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Inside The Mushroom Cloud

Part I
The "Physics Package"1


IMAGINE A FREIGHT TRAIN rumbling past for eight hours. The train is 250 miles long. Imagine every car is fully loaded with dynamite.

Such a train's explosive potential is equal to that of a one-megaton nuclear weapon.

More than 50,000 nuclear weapons are deployed around the planet today.

A one-megaton weapon weighs at most a few hundred kilograms, made up of a few kilograms of lithium deuteride and tritium, some kilograms of plutonium, and about 100 kilograms of uranium-238.

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Very large nuclei like uranium-238 are not very hard to break up; above atomic weight 242 there are no stable nuclei.

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It so happens that every time a uranium-235 or plutonium-239 nucleus breaks up into two fragments it releases, on the average, two neutrons. These have such energies that if they hit another uranium nucleus they can split it. This is the chain reaction that makes nuclear weapons possible.

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How fast can this chain reaction happen? To figure that out we must find how long it takes for one doubling step to occur. That is as long as it takes the neutron to travel to the nucleus it splits.

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On the average the neutron travels three centimeters in uranium before it hits a nucleus. Its speed is comparable to the speed of light. So it takes about a tenth of a nanosecond (a nanosecond is one billionth of a second) to complete a step. There are 70 doubling steps. So fission is completed in about eight nanoseconds.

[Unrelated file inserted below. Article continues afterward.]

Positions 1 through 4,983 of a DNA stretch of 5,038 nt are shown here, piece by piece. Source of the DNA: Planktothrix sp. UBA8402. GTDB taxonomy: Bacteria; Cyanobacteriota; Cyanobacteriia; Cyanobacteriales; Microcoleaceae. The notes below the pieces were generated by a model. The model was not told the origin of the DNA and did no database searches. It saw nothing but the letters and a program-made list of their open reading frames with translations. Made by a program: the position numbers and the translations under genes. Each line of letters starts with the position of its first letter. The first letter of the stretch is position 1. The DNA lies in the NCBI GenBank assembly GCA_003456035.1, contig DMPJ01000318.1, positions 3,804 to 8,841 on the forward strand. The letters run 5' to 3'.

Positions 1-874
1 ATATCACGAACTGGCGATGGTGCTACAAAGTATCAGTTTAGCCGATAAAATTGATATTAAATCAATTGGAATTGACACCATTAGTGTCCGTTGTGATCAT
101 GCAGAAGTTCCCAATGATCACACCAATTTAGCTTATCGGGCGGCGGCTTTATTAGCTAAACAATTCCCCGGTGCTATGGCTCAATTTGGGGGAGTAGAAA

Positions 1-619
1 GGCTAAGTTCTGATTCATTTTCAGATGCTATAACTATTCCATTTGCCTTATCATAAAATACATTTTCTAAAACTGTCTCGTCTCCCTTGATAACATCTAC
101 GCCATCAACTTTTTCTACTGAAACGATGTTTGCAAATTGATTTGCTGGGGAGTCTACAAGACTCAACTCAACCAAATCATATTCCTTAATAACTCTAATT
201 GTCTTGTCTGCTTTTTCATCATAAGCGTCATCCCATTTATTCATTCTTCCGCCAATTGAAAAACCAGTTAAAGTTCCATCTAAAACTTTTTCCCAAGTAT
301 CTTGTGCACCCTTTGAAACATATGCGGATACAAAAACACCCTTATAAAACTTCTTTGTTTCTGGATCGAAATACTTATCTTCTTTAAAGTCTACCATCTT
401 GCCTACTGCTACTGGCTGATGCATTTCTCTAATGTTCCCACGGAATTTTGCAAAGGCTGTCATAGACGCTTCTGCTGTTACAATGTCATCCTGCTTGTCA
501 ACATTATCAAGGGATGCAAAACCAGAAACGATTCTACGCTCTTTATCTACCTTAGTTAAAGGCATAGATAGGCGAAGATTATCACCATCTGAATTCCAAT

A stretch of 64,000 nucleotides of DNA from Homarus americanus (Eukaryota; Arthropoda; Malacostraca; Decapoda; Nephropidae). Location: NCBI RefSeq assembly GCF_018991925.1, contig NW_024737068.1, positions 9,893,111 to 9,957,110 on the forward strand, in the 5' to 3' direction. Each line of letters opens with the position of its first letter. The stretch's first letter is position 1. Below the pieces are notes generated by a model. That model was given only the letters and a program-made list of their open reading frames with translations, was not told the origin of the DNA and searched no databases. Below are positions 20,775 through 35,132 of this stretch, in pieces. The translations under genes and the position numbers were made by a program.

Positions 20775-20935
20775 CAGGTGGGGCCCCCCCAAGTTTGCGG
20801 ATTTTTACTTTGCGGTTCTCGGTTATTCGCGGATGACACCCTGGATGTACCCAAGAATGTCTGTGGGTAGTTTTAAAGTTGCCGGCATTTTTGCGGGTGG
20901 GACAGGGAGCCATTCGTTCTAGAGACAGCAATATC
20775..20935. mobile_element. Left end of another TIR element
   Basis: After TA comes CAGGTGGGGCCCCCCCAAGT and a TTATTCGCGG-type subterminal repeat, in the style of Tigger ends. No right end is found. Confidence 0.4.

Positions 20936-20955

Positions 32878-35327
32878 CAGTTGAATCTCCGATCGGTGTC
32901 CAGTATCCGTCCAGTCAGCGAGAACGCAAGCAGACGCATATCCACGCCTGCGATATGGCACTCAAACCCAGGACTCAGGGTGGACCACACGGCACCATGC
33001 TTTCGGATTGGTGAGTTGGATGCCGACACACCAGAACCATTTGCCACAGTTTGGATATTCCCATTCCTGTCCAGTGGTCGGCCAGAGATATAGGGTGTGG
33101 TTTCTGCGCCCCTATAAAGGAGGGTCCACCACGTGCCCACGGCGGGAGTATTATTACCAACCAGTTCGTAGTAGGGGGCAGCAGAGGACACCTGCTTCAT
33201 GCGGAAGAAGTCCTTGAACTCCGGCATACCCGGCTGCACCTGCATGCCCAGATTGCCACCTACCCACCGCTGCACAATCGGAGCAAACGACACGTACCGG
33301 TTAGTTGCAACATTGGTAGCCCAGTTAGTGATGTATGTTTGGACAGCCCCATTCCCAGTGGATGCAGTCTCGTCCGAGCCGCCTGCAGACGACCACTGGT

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During the first seven nanoseconds only about one percent of all available nuclei have fissioned: 99 per cent of the energy in a nuclear explosion is released within the last billionth of a second.

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Because the sphere has no time to expand in the eight nanoseconds it takes to release all this energy, the pressure inside it will have to rise in direct proportion to the temperature, which is about 130-million degrees Centigrade. Since originally it was one atmosphere, the pressure will rise to more than 100-million atmospheres.

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The energy released takes many forms. Some is released as kinetic energy. But the largest fraction of energy is released in the form of electromagnetic radiation: gamma rays, x-rays, ultraviolet light, visible light and, eventually, infrared radiation.

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The fireball is completely transparent to all electromagnetic radiation, so this radiation escapes from the fireball and heats up the adjacent air.

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But the x-rays can't go very far because they are absorbed by air molecules. This heats the air around the original fireball to such a high temperature that in turn it becomes transparent, allowing the radiation to move out and heat up additional layers of air farther away from the expanding fireball.

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This process removes energy from the interior of the fireball and cools it down uniformly; it also makes the fireball expand at supersonic speed.